A Weekly Q&A Column About Professionalism, Etiquette and Problems in the Workplace
by Sue Morem
Easing the Transition
Dear Sue: I am 42 years-old and I still am trying to figure out what I want to do with my life when I grow up. I've figured out what I do not want to do -- which is continue in the
occupation that has sustained me for 15 of the last 17 years. However, I don't want to throw away that experience either.
I recently graduated from college and would like to go on to a graduate program, and eventually teach at the community college level or higher, despite the politics.
Meanwhile I need to work, yet I have no idea what I should apply for other than what I am skilled in and do not want to do. Do you have any sage advice?
Sue Says: Although you say that you do not know what you want to do with your life, you sound as though you have more focus than you give yourself credit for.
The problem may be that you want to make too many changes all at once.
Do you feel an immediate need to change jobs and get out of the same position you have held for 15 years? Or is going back to school and eventually teaching a higher priority? If it is, then
your focus needs to be on your education at this time. If you decide to pursue graduate school, you'll need a job that will sustain you. It may not be the best time to embark on a new adventure
-- the stability of a job in which you are comfortable may be just what you need during the time you are in school.
Sure you've realized that this isn't the type of work you want to be doing the rest of your life, but you will be working toward a goal that will enable you to do what you want once you
If you aren't sure about going back to school, then you are free to invest time in yourself and look into other opportunities.
Although many people spend their whole lives in search of what they want to do, the fact that you are looking for answers indicates you are ready to make some decisions (and changes) in your
life. I wish I could tell you what to do, but only you know what you really want -- take the time you need to figure it out.
Dear Sue: I'm a sales rep with a company trying to come back from the brink of bankruptcy. I've lost sales because employees in our sister company lied about ordering parts for us and
delayed jobs by not getting the information
back to us in a timely manner.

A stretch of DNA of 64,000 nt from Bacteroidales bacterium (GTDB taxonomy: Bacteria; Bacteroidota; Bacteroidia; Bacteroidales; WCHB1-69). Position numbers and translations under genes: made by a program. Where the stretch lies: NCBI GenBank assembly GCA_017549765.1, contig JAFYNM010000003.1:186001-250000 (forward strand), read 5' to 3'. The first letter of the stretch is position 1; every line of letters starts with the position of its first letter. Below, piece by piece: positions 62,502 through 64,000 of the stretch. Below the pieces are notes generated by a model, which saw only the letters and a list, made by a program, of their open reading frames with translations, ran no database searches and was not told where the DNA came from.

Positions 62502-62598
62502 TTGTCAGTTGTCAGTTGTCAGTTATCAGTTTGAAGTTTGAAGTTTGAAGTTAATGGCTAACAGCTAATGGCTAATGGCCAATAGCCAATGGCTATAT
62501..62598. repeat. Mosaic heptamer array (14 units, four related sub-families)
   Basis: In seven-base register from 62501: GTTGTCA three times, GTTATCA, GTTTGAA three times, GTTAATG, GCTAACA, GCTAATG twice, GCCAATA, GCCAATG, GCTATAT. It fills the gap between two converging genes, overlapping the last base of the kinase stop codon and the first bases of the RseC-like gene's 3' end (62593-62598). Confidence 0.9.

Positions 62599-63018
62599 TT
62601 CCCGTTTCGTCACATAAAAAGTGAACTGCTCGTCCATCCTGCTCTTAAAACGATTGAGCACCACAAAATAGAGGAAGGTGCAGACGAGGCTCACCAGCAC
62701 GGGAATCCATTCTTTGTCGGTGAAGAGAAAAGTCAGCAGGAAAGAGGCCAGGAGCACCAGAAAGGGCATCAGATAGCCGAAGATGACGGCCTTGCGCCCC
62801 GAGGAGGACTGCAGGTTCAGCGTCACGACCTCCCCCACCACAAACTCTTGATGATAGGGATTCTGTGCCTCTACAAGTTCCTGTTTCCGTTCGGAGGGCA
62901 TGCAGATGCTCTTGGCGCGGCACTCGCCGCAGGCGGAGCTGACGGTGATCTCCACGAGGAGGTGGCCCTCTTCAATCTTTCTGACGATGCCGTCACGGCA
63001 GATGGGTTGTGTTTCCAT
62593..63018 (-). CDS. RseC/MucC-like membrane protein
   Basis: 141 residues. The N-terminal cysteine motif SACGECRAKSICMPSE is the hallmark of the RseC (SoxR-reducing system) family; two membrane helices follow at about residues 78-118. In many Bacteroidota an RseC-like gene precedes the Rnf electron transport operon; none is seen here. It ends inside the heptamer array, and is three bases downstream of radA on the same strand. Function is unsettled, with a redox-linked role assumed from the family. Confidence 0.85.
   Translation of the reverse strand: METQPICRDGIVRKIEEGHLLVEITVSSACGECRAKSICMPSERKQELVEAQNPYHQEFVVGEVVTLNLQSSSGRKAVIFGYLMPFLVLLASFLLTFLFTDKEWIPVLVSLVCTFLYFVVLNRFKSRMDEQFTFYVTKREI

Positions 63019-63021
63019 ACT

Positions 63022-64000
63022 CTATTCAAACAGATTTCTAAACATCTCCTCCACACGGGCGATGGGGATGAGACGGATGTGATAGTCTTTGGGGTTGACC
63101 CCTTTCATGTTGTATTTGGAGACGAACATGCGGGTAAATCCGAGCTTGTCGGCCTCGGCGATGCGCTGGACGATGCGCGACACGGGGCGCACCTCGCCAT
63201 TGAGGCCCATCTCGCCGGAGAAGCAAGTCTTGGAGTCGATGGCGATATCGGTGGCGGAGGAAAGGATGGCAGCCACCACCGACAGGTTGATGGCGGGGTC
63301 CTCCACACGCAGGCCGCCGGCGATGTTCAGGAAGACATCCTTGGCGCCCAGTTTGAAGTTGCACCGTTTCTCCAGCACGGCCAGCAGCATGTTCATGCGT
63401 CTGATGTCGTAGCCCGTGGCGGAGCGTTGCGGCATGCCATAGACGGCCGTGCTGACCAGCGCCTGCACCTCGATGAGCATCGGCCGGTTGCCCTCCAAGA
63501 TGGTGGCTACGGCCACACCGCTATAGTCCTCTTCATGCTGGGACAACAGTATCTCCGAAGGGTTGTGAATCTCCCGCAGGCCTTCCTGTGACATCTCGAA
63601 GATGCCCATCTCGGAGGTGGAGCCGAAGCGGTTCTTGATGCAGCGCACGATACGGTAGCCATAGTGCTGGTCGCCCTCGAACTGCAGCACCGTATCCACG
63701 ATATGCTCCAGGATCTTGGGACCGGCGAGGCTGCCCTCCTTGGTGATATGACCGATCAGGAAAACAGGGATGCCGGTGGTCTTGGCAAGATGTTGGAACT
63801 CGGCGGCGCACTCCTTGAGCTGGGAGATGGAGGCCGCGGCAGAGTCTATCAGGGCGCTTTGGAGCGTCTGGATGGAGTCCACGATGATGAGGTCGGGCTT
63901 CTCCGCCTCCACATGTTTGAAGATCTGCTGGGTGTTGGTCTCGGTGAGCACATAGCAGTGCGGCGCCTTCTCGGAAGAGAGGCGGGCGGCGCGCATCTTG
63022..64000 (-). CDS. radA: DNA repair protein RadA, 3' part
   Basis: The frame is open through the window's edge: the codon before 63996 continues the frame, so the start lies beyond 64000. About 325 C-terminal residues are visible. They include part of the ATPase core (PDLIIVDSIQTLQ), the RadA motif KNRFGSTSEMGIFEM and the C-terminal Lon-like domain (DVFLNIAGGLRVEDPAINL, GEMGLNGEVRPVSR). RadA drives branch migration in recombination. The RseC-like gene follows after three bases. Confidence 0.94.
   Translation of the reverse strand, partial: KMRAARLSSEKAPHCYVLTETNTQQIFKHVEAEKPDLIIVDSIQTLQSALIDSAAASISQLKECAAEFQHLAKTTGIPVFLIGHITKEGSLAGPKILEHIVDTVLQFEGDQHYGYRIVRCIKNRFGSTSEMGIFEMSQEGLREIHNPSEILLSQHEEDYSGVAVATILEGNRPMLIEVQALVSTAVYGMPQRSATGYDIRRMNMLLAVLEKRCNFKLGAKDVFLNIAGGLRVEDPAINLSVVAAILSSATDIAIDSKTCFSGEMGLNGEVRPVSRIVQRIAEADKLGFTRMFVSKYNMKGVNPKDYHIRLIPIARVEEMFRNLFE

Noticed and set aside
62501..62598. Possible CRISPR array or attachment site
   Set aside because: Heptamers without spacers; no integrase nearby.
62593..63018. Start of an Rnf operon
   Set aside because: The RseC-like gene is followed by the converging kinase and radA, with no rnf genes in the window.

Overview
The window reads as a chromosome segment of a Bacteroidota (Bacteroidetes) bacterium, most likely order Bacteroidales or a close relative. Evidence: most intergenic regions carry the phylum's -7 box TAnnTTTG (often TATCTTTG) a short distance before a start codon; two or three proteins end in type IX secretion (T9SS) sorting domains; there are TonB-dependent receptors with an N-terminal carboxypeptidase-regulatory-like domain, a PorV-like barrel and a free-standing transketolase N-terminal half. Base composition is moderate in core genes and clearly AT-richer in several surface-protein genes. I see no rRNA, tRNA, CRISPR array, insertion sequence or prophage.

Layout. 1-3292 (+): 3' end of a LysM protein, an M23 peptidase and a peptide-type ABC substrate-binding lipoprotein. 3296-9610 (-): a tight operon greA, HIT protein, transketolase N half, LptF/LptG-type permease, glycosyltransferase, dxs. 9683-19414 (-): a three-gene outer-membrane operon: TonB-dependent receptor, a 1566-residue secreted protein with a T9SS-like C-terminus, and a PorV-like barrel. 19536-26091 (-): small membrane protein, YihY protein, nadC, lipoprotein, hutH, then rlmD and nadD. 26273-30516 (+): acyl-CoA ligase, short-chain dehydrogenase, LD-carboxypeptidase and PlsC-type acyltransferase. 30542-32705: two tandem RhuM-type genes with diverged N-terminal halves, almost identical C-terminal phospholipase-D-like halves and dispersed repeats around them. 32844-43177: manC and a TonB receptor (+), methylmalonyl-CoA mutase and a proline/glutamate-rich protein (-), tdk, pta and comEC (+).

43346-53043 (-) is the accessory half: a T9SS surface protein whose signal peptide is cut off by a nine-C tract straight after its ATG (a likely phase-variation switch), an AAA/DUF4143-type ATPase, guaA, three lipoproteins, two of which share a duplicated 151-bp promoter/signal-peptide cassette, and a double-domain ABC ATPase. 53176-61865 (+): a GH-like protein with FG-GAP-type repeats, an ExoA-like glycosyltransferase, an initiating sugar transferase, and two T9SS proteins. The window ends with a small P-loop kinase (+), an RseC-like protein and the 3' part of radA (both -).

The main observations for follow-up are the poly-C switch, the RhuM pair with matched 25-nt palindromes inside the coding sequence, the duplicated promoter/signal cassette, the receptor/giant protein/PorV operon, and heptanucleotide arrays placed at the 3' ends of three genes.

My manager isn't very aggressive when dealing with these problems, and in my opinion, he is too polite in his response.
I'm in my first year of outside sales and thought it would be great if I could help turn this company around, but now I wonder if I'm wasting my time.
I have increased sales substantially and enjoy what I do, but am not sure I should continue to push myself when it seems as though there is so little support. Any insight or help you could
give would be greatly appreciated.
Sue Says: You have found your niche in sales and sound as though you have been very successful in spite of the problems you have had to deal with. Congratulations!
Talk with your boss and express your concerns. Determine whether the challenges you are facing are short term or indicative of future problems. Then make the decision whether you will leave
No matter what company you sell for, you will face challenges -- it's part of the world of sales. You will find there are people who don't get back to you promptly, you will have orders that
cannot be filled, orders that won't be shipped on time, and because of circumstances out of your control, you will occasionally lose sales through no fault of your own.
And in spite of all of the things that happen to you, you will become a better salesperson and you will prevail. All great salespeople do!
Sue Morem is a professional speaker, trainer and syndicated columnist. She
is author of the newly released
101 Tips for Graduates and
How to Gain the Professional Edge, Second Edition. You can contact her by email at
firstname.lastname@example.org or visit her web site at
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